Because of the recent devastating 6.3 magnitude earthquake in L’Aquila, Italy which left 250 people dead, I thought I would share today about earthquakes. As of yesterday, 50,000 people are without shelter and many are sleeping in tent cities or their cars. Researchers say that Utah is long overdue for a major earthquake. Some of you may have noticed the new 2008 Handbook for Earthquakes in Utah in your April 5th Sunday newspaper. If not click the link above and read or download it.
According to the brochure, poorly constructed and older homes in Utah that have not been bolted to their foundations or retrofitted are most vulnerable. The Salt Lake Tabernacle and the State Capitol recently had seismic upgrades. Some buildings in Italy are much older than those in Utah, and researchers do not expect as much damage in Utah. However, some of the older buildings in Italy stood, while some buildings constructed after 1980 did not, teaching us that we must all be prepared.
Few households in Utah have disaster plans, or disaster kits. “Geologic evidence shows that movement on the Wasatch fault and other faults in Utah can cause earthquakes of magnitude 6.5 to 7.5, with potentially catastrophic effects,” pg. 2. “Nearly 80 percent of Utah’s population lives within 15 miles of the Wasatch fault,” pg. 14. “Many people think that all injuries in earthquakes are caused by collapsing buildings. Actually, most injuries in quakes are from objects that break or fall on people,” p. 22. The brochure will teach you how to stabilize items in your home.
The Wasatch fault is divided into segments. FEMA’s estimation model suggests that ground shaking from a magnitude 7 or higher will cause major losses in these segments of which some are listed below. Key: DH = displaced households, LTIF = life threatening injuries and fatalities
Brigham City segment – 14,000 DH; 500 LTIF
Weber segment (Davis/Ogden County areas) – 57,000 DH; 3,000 LTIF
Salt Lake City segment – 150,000 DH; 9,000 LTIF
Provo segment (Utah County area) -48,000 DH; 3,000 LTIF
Nephi segment – 4,000; 200 LTIF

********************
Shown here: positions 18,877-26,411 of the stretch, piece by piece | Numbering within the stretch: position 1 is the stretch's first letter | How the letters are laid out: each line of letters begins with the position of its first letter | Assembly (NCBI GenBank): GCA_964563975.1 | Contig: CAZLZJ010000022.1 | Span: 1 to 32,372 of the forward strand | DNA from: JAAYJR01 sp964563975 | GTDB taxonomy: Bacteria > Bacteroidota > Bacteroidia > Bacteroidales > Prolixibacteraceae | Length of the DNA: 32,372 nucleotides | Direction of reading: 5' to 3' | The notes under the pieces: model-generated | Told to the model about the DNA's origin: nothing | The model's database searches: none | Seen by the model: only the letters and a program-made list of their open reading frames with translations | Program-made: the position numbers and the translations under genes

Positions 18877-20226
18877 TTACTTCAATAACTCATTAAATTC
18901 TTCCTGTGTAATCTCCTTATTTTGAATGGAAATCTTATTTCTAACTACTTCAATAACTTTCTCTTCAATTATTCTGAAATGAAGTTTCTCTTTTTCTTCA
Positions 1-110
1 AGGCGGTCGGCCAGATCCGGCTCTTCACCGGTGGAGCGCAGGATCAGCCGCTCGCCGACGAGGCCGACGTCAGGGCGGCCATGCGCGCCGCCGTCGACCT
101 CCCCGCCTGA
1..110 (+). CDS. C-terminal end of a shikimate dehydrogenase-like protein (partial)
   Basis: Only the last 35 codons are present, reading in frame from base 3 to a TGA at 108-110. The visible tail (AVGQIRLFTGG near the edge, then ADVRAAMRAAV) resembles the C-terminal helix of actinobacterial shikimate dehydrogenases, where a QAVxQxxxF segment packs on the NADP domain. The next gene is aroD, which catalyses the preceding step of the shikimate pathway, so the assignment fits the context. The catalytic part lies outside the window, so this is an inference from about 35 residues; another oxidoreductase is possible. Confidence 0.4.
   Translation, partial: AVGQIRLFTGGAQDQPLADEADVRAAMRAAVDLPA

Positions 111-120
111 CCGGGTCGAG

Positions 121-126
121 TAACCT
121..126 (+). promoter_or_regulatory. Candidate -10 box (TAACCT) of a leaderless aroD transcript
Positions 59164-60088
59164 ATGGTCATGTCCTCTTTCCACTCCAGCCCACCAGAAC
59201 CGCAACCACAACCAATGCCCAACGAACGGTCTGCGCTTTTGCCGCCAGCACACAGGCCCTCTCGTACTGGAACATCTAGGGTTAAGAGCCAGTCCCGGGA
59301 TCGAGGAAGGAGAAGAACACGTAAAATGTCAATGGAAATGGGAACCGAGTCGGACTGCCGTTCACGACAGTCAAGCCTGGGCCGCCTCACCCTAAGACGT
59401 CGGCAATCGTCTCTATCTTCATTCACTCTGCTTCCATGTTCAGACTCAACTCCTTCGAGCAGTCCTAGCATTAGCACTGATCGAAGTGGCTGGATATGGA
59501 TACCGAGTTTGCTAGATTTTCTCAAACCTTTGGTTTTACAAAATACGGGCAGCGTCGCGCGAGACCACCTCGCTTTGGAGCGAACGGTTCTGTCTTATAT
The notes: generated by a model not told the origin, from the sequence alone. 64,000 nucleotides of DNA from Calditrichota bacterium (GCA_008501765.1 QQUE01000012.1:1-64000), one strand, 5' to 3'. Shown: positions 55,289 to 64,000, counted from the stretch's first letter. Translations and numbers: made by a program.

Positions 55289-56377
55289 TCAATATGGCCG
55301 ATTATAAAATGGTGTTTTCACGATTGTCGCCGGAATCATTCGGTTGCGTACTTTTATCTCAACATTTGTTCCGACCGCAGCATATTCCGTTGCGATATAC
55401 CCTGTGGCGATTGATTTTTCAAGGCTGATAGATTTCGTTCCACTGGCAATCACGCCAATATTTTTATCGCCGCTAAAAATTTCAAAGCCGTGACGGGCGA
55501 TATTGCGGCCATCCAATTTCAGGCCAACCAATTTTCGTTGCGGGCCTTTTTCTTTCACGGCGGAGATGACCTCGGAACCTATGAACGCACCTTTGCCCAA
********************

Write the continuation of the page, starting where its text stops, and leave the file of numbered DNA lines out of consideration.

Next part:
Watch the Wasatch Fault flyby video to understand where the Wasatch fault is.
Can You Live Without The Services You Rely On?
• Water may be in short supply.
• Natural gas and electric power may be out for days or weeks.
• Garbage and sewage services may be interrupted.
• Telephone, Internet, cell phone, and wireless communications may be overloaded or unavailable.
• Mail service may be disrupted or delayed.
• Gasoline may be in short supply, and rationing may be necessary.
• Bank operations may be disrupted, limiting access to cash, ATMs, or online banking.
• Grocery, drug, and other retail stores may be closed or unable to restock shelves.
Focusing on gathering a 3-month supply of food and emergency supplies can help following a major earthquake. Earthquakes cannot be prevented, but you can better prepare for them so that you can help your family and others.
If you live in another state or country, look up your government website for earthquake information in your area.
Excellent earthquake preparedness information. If the dams were to break up Provo Canyon, folks in the Provo area in a building lower than four floors would be a bad place and would have limited time to get higher ground. The Provo Hospital does routine drills to have all the patients moved to the top floor. Recently I posted about earthquakes on my preparedness blog, as well http://tinyurl.com/d5ovu2
I just discovered your blog and it’s fabulous!